Sanitizers for Flume and Spray Bar Wash Lines

Flume and spray bar wash lines typically use chlorine, chlorine dioxide or peracetic acid to achieve disinfection. They are used to reduce microbial load on the product or prevent cross-contamination between batches of produce where wash water is re-used.

In both flume and direct spray systems, minimum concentration limits must be maintained to satisfy legal or operational requirements regarding microbial safety. Maximum limits are implemented to prevent oxidative damage to produce or impact on employee safety.

Contamination through failure to control sanitizer concentrations in flume or spray water used in postharvest processing has been associated in multiple fresh produce outbreaks or food safety recalls.

Accurate onsite test results can be used to control sanitizer concentration and water quality at effective levels to ensure food safety, cost savings and reduced environmental impact.

Kemio

  • Get repeatable and reliable results each time. Kemio minimises user input to deliver consistent results from all operators.
  • Reduce uncertainty of test results by enabling operators to act on clear pass/fail results based on your specification.
  • Kemio is suitable for all users, with clear visual instructions which requires user training. Clear visual instructions guide the user and minimises chances for error.
  • Suitable for all sample types, Kemio is not affected by coloured or turbid samples.
  • Reduce expensive laboratory tests with Kemio spot checks.
  • Measure free chlorine, combined chlorine, total chlorine, chlorine dioxide, chlorite and PAA on one instrument.
  • Personalise your Kemio by adding your unique test and application information to improve traceability and provide a complete dataset.
  • Go paperless and protect your data to meet your compliance requirements. The integrated data log summarises 10,000 results to provide a traceable, auditable dataset.
What is the US-FDA maximum concentration of PAA allowed in fresh produce wash waters?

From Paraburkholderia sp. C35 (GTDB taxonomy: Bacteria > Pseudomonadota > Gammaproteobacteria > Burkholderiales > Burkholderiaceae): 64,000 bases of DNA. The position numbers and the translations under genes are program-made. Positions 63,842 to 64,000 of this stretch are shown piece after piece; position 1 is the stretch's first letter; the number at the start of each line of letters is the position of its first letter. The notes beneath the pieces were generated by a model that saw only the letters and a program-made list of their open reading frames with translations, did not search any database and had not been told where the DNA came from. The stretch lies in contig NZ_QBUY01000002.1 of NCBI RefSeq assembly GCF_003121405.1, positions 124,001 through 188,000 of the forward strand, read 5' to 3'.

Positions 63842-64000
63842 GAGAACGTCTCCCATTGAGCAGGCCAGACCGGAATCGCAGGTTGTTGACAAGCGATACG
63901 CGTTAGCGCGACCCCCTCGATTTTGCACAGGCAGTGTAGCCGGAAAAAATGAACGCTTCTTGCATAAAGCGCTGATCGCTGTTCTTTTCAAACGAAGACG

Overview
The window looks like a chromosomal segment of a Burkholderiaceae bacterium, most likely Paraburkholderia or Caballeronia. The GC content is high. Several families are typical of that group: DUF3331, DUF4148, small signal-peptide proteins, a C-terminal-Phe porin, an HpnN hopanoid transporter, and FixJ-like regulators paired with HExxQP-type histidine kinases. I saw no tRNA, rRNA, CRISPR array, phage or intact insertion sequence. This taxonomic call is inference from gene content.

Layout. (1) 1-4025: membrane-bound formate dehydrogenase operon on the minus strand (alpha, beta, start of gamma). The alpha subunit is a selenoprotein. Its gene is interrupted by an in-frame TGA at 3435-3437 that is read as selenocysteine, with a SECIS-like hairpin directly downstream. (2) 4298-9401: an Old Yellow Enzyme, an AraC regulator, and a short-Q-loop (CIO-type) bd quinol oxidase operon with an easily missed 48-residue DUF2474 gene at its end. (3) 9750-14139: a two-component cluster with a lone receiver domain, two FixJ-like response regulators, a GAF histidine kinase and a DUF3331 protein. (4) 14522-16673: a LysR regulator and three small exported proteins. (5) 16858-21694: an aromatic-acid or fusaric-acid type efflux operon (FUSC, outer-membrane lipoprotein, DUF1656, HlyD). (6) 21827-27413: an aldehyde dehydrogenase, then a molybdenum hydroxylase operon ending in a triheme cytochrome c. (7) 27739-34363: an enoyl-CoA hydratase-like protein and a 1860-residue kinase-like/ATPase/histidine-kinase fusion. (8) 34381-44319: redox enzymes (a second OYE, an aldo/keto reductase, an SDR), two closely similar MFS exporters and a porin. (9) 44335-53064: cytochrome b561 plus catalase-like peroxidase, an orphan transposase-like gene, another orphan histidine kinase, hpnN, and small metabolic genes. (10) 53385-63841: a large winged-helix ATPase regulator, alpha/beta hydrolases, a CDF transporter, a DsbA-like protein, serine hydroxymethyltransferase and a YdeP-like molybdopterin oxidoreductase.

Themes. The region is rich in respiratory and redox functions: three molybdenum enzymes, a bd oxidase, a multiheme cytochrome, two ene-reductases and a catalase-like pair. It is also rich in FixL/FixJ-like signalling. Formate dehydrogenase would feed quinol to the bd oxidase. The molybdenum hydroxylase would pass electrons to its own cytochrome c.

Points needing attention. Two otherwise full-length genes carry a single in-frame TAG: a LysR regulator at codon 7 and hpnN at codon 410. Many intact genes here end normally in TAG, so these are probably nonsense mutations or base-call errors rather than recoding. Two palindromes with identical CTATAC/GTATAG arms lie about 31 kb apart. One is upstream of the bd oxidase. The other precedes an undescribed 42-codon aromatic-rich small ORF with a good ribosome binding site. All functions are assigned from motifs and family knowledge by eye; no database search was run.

21 CFR 173.315 states that peracetic acid concentrations must not exceed 80 ppm for fruits and vegetables that are not raw agricultural commodities. Rinsing with potable water is not required to remove residual PAA.
Raw agricultural commodities are generally defined by 21 U.S. Code § 321 as “any food in its raw or natural state, including all fruits that are washed, coloured, or otherwise treated in their unpeeled natural form prior to marketing”.

Which sanitizer is best to use for flumewash water?

Each sanitizer has its own unique advantages and drawbacks regarding cost, efficacy and disinfection by-products for each product being washed.

Chlorine is the most cost-efficient to dose at high concentrations in flumes. Although the weakest oxidiser of the three, chlorine will persist in wash waters for longer periods of time due to its reduced volatility.

Chlorine dioxide is significantly more expensive than chlorine, but much lower levels are required, typically 0-5 ppm. This increased reactivity makes it more effective against bio-film build-up and chlorine resistant pathogens.

Peracetic acid (PAA) is often the most expensive sanitizer but it provides highly effective disinfection, even against chlorine resistant pathogens. In addition, it requires less complex dosing equipment than chlorine dioxide.

Which sanitizer is best to use for direct spray disinfection?

Direct spray applications, where the product is not rinsed further, will typically use peracetic acid as the breakdown products are either already food-grade (e.g. acetic acid) or generally regarded as safe (GRAS).